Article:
Sergeant Pepper Taught the Band to Play…


Sergeant Pepper Taught the Band to Play…

It was 25 ago today Sergeant Pepper taught the band to play…

It was 25 years ago, as well, when a young, fresh-faced John Van Horn, probably still in short trousers, launched this magnificent journal on a waiting world. The rest, as they say, is history. 

What was the world like back then? Over where you are the single space parking meter ruled. Here we had already worked out that
P&D meters offered so much more, and economically the break-even point was at just seven parking spots. 

Looking back, it seemed ludicrous that people argued against multi-space because: “The American motorist will not accept having to walk 100 feet to a meter!” 

Here in the UK, the police had failed at parking enforcement, and we were rolling out a new system based loosely on the Washington DC Civil Parking Enforcement program of 1980.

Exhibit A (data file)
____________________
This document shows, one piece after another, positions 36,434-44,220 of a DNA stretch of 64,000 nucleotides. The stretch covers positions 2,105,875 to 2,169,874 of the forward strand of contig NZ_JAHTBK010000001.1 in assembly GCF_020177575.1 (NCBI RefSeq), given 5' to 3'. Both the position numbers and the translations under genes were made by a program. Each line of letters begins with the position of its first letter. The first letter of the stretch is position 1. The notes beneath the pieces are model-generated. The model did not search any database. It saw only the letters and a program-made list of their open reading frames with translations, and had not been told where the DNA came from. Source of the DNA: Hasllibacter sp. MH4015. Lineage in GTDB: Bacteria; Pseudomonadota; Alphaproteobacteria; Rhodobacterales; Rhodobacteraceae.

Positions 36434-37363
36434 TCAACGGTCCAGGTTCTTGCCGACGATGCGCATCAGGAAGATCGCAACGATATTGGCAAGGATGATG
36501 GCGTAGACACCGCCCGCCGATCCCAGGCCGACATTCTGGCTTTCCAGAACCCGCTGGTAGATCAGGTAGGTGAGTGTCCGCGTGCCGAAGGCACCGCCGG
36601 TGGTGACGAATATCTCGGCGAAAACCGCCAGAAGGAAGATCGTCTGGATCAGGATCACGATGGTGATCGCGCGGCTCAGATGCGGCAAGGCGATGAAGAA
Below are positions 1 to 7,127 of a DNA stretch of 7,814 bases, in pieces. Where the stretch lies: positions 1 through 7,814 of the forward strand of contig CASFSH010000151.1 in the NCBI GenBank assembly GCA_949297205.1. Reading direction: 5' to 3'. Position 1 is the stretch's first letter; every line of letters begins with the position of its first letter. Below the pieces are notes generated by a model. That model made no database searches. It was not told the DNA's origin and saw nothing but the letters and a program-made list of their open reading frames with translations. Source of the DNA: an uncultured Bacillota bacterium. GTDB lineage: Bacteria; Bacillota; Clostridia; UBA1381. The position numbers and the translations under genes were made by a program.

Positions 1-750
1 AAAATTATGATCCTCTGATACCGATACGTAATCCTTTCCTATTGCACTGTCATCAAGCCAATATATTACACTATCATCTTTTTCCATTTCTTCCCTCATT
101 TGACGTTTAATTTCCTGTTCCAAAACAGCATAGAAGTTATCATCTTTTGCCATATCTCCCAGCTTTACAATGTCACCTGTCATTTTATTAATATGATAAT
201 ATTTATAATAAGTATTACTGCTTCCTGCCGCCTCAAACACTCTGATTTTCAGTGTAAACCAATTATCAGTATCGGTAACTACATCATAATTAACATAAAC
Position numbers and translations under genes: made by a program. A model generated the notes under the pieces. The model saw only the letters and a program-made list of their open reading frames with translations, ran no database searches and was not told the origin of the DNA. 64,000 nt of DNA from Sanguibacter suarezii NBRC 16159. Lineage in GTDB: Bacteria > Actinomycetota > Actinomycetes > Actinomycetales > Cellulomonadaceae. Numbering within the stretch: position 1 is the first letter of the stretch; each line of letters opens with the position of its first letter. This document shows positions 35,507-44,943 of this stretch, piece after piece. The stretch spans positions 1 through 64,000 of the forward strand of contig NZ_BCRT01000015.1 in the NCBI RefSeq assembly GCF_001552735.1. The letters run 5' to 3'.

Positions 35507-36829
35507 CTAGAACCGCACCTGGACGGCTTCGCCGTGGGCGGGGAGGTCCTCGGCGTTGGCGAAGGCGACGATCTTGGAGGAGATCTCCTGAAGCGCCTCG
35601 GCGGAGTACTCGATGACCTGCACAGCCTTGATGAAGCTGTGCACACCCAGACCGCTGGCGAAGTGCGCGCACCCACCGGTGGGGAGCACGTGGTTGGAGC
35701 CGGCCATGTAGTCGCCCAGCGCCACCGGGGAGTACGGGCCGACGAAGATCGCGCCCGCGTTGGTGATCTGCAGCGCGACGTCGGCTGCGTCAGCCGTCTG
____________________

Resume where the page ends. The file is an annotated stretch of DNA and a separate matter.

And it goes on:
Being British we did, of course, change it just enough to make it all but unworkable. Bowdlerization is/was alive and living in the British Civil Service! 

In garages it was just about unthinkable that anyone should actually walk to a pay station, and so you still operated with people in kiosks collecting money in the exit lane; which of itself created a whole industry of fraud detection and prevention. We were already on the way to near universal payment away from the exit lane with exit by pre-paid ticket.